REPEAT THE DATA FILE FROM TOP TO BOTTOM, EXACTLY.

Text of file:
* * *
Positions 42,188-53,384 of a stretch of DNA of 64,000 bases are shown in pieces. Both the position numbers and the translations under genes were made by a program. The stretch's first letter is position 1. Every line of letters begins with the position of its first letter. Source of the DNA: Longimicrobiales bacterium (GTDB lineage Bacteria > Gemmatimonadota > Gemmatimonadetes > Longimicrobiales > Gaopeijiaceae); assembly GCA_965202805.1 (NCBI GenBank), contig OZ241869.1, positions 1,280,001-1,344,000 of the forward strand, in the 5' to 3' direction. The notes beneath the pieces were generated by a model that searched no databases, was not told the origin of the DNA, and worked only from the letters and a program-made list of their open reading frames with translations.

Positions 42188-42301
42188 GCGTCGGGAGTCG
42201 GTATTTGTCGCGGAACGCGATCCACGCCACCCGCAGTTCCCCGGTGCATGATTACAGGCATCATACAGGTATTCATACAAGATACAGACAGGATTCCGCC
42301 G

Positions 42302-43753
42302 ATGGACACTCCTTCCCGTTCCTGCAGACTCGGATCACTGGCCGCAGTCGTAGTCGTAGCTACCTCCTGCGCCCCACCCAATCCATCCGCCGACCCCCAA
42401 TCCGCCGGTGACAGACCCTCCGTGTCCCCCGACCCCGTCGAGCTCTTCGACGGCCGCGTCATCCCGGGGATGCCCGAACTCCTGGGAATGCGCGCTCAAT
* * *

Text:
Positions 42,188-53,384 of a stretch of DNA of 64,000 bases are shown in pieces. Both the position numbers and the translations under genes were made by a program. The stretch's first letter is position 1. Every line of letters begins with the position of its first letter. Source of the DNA: Longimicrobiales bacterium (GTDB lineage Bacteria > Gemmatimonadota > Gemmatimonadetes > Longimicrobiales > Gaopeijiaceae); assembly GCA_965202805.1 (NCBI GenBank), contig OZ241869.1, positions 1,280,001-1,344,000 of the forward strand, in the 5' to 3' direction. The notes beneath the pieces were generated by a model that searched no databases, was not told the origin of the DNA, and worked only from the letters and a program-made list of their open reading frames with translations.

Positions 42188-42301
42188 GCGTCGGGAGTCG
42201 GTATTTGTCGCGGAACGCGATCCACGCCACCCGCAGTTCCCCGGTGCATGATTACAGGCATCATACAGGTATTCATACAAGATACAGACAGGATTCCGCC
42301 G

Positions 42302-43753
42302 ATGGACACTCCTTCCCGTTCCTGCAGACTCGGATCACTGGCCGCAGTCGTAGTCGTAGCTACCTCCTGCGCCCCACCCAATCCATCCGCCGACCCCCAA
42401 TCCGCCGGTGACAGACCCTCCGTGTCCCCCGACCCCGTCGAGCTCTTCGACGGCCGCGTCATCCCGGGGATGCCCGAACTCCTGGGAATGCGCGCTCAAT